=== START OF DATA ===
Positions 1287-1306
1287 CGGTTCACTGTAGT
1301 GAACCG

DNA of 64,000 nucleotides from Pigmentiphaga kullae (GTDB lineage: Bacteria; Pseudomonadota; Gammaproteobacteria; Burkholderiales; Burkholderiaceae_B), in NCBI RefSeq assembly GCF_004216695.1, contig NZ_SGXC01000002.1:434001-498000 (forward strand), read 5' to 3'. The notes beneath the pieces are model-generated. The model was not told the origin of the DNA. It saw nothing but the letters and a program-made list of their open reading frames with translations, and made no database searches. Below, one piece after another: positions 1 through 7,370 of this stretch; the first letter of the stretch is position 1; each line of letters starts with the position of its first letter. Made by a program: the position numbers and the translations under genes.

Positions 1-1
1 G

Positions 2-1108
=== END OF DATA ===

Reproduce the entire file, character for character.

Positions 1287-1306
1287 CGGTTCACTGTAGT
1301 GAACCG

DNA of 64,000 nucleotides from Pigmentiphaga kullae (GTDB lineage: Bacteria; Pseudomonadota; Gammaproteobacteria; Burkholderiales; Burkholderiaceae_B), in NCBI RefSeq assembly GCF_004216695.1, contig NZ_SGXC01000002.1:434001-498000 (forward strand), read 5' to 3'. The notes beneath the pieces are model-generated. The model was not told the origin of the DNA. It saw nothing but the letters and a program-made list of their open reading frames with translations, and made no database searches. Below, one piece after another: positions 1 through 7,370 of this stretch; the first letter of the stretch is position 1; each line of letters starts with the position of its first letter. Made by a program: the position numbers and the translations under genes.

Positions 1-1
1 G

Positions 2-1108